Fred Payne Clatworthy (U.S., 1875-1953)
Navajo Men on Horseback
Autochrome circa 1915, 5 x 7 inches

The arrival of the 20th century brought with it a strong interest in world cultures and ethnicities, and the advent of the Autochrome process in 1907 helped to fuel people's curiosity about life beyond their borders. Autochromes enabled illustrated magazines like National Geographic to embellish their pages with natural color photographs made in exotic locales, and travelogues - public lectures featuring projected Autochromes along with dramatic tales of adventure - could dazzle audiences in a way that black-and-white projections could not.

Fred Payne Clatworthy, a professional photographer in Estes Park, Colorado, published Autochromes in National Geographic and also projected them (using a special large-format projector) in travelogues. Clatworthy's Autochromes included landscapes, seascapes, dazzling sunsets, and views of Native Americans.

Clatworthy was by no means alone in documenting cultures with Autochrome plates. There were other well-known Autochromists whose work was featured in National Geographic between 1914 and the mid-1930s. And in France, the banker Albert Kahn devoted his fortune from 1910 to 1931 to assembling an "Archive of the Planet," sending photographers to the far corners of the Earth to make Autochromes. Kahn's monumental collection of 72,000 Autochrome images is now preserved as a museum.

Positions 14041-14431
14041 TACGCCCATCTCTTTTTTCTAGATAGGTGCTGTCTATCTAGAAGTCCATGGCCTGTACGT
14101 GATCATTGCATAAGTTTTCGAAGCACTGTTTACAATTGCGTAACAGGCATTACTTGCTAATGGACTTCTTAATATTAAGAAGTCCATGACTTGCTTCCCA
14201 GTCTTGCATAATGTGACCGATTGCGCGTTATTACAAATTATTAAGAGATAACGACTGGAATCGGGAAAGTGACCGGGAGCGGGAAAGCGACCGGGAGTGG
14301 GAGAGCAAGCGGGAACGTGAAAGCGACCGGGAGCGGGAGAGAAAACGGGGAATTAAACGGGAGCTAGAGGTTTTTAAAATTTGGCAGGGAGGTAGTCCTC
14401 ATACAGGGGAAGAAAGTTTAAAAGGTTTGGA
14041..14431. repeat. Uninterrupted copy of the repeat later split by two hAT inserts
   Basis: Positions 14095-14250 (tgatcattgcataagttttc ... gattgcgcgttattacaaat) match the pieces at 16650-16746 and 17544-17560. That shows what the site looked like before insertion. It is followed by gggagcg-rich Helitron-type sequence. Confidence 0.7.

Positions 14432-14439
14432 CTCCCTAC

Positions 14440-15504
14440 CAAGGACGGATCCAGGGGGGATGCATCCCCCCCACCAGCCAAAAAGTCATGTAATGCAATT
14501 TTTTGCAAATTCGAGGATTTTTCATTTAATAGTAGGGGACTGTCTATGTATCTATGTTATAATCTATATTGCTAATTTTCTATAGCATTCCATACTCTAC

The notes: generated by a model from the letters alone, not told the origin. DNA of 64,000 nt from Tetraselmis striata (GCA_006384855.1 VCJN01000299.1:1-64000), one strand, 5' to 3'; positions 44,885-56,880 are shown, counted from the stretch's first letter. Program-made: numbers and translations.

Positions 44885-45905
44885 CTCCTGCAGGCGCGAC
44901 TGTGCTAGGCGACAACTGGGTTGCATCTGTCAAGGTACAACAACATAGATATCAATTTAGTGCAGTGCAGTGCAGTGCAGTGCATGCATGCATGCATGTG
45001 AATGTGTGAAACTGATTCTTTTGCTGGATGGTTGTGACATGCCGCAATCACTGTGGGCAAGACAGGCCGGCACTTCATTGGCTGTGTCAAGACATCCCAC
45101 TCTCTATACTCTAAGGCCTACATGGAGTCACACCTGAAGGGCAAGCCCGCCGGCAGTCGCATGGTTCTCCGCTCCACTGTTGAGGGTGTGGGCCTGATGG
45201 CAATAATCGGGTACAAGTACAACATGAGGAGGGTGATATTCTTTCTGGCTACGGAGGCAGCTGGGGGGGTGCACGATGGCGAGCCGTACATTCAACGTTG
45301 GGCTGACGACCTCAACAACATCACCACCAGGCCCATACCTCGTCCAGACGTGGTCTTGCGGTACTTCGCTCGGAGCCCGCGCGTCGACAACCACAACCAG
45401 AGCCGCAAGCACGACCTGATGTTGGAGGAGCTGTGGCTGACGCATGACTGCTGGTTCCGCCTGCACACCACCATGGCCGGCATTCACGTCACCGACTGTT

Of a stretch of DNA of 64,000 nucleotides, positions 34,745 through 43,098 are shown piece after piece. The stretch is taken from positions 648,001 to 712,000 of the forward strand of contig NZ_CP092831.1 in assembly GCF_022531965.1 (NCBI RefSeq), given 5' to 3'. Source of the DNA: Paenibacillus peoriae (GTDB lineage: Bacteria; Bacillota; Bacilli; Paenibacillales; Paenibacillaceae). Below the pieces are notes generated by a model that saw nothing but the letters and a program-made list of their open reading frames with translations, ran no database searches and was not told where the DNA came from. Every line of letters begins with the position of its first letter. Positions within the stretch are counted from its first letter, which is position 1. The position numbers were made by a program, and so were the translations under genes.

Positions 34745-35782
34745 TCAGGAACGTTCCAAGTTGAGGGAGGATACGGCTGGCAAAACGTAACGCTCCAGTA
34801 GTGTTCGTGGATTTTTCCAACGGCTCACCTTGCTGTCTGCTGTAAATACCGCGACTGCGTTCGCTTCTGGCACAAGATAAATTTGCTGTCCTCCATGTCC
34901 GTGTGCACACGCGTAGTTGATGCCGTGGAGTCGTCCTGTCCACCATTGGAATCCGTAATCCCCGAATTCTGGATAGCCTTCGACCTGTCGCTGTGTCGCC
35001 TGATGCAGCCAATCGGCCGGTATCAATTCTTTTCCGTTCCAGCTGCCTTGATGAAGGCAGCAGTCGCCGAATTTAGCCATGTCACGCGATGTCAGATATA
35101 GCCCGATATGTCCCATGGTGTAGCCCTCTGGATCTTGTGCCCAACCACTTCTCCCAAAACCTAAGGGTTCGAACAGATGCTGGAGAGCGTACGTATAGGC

The photography historian and critic John Wood, author of The Art of the Autochrome, notes that Clatworthy made more than ten thousand Autochromes-- and praises the artistic quality of his images: "There was no one else like him in the history of the American Autochrome...Fred Payne Clatworthy was a master of color and had an understanding of color composition that has still not been surpassed by any photographer who has come after him. Of the several hundred Clatworthys I have seen there is not one that is not beautiful..."

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